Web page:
If you follow this blog, you will be seeing lots of posts about us working on Murph's socialization in the coming months. My firm belief is that training, exercise, and socialization will keep your puppy from developing the vast majority of serious behavior issues, both now and when he's older. If I could wave a magic wand and have everyone with a puppy do just one thing, it would be to thoroughly socialize their puppy. (Well, and spay or neuter, but that's another post.)
What do I mean by socialization? Socialization refers to exposing your puppy to all sorts of people, places, other animals, noises, situations, sounds, smells, etc. in a safe and positive manner so they become familiar, normal, and non-threatening to your puppy. For example, when socializing him to other people, you want him to meet all kinds of people: big people, little people, kids of all ages, old people, people with loud booming voices, people with facial hair, people wearing hats, people carrying umbrellas, people wearing all sorts of different clothing styles, people with different skin tones, etc, etc, etc. You want to bring him out to meet people in other places and also have people come to meet him in his home.
When working on socialization, make sure to plan and control the situations as much as possible to ensure every experience is a positive one. Never force your puppy to interact before he is ready, but rather let him approach the new situation/person at his own pace. If he's scared, stay calm and matter of fact - he's going to take his cues from you. Soft, stinky treats can help if he's nervous, especially if your puppy is highly food-motivated. If he's really shy, you might want to consider a consult with a professional trainer to make sure you know how to help him gain confidence as he's experiencing new people and situations.
The picture above (it's a freeze-frame from a video, so forgive the quality) is from a formal, supervised puppy playgroup put on by Animal Humane Society in Golden Valley. Playgroups like this are a great way to socialize your puppy to other dogs and a few people, and also to help him learn how to play appropriately with other puppies. If you're new to puppies yourself, they'll also teach you how to recognize any red flags to look for when your puppy is playing with others.
It is important to work on socialization while your puppy is young. The early months are a time of tremendous development in all areas, so he will be especially receptive to this type of exercise at a young age. He will grow up with confidence because the world isn't nearly as scary when you aren't constantly being bombarded with situations that are unfamiliar. And it is far easier to introduce a puppy to new things in a positive way than it is to try to get a grown dog to overcome a fear later. Prevention is always preferable trying to fix something down the road. And frankly, having a social dog could very well save his life someday. Not only will he be less likely to become a fear-aggressive dog, but if something happens to you and you are no longer able to keep him, it will be very difficult to find a new home for him if he doesn't get along with people and other animals. I've been immersed in rescue work for over a decade now - believe me, this is real stuff. None of us ever wants to think we'd be unable to care for our beloved four-legged family members, but it is reassuring to know that as long as your dog is friendly and social, he's very likely to be adoptable if you become unable to care for him.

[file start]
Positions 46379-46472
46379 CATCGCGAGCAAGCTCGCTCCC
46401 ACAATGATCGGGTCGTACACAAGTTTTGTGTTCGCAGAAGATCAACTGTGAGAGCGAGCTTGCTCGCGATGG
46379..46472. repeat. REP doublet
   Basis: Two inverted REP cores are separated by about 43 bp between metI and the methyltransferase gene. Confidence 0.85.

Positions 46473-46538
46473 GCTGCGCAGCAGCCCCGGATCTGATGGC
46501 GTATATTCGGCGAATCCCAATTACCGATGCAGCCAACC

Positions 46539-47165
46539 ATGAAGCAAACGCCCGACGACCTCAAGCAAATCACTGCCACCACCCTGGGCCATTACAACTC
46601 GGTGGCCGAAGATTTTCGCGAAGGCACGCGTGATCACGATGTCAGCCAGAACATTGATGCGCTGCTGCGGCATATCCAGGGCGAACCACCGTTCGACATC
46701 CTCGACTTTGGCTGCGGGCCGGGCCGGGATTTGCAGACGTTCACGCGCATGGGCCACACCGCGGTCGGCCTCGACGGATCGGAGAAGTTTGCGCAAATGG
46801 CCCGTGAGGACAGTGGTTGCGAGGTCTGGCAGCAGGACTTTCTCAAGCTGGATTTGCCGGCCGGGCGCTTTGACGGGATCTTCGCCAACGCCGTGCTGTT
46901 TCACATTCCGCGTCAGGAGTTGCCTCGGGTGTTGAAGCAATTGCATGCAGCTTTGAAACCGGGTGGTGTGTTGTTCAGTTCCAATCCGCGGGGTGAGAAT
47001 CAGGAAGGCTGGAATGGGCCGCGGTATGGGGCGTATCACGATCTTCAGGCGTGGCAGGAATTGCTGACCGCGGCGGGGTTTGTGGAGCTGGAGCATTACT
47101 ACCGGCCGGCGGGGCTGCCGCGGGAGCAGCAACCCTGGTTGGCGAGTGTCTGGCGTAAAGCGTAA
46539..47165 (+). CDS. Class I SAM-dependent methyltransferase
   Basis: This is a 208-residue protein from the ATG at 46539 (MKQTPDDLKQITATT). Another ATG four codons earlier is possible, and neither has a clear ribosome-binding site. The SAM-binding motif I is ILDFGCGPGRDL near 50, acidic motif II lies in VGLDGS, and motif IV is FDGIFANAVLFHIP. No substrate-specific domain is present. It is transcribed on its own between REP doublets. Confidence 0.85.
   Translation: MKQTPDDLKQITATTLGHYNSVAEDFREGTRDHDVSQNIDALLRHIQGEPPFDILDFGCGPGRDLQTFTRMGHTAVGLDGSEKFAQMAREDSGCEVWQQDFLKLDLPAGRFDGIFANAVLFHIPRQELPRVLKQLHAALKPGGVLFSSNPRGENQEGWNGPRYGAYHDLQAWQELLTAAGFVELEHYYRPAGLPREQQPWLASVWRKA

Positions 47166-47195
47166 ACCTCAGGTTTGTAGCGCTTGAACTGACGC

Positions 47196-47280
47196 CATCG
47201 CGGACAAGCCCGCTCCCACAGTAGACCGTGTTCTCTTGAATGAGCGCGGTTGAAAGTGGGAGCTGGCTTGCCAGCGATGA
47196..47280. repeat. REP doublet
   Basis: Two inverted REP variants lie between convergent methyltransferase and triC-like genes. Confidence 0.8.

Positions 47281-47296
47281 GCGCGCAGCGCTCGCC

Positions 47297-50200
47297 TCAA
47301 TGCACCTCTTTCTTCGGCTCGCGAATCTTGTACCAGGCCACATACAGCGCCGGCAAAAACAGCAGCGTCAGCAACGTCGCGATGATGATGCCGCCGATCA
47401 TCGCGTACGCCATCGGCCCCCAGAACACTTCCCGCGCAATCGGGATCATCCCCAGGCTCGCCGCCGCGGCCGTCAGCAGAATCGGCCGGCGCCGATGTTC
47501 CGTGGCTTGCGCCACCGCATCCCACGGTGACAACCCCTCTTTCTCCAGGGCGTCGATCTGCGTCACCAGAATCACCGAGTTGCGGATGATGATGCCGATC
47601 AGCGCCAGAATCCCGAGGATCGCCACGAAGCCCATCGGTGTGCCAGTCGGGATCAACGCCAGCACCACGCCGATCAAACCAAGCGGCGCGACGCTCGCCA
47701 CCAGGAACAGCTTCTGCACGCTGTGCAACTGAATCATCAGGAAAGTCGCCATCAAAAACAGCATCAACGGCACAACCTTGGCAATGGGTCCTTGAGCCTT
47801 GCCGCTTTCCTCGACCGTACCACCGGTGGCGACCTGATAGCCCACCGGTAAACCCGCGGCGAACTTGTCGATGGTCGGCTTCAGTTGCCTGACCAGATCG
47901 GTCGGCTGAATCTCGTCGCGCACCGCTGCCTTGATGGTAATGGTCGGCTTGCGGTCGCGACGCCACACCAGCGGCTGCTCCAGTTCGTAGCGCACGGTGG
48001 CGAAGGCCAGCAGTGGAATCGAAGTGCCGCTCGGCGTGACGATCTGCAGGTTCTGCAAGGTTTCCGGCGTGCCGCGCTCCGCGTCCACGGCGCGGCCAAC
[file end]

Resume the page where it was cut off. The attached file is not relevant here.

Since I hope to train Murph to be a therapy dog, my plan is to also socialize him while he's still very young to some of the different things he'll likely run across in that kind of work - wheelchairs, walkers, crutches, canes, little kids, older folks, persons with different disabilities. Even if we don't end up following that path, the great part about socializing your puppy is there are no downsides - it is fun to put in the time with your puppy while you are doing it, and you end up with a friendly, social dog for the rest of his life.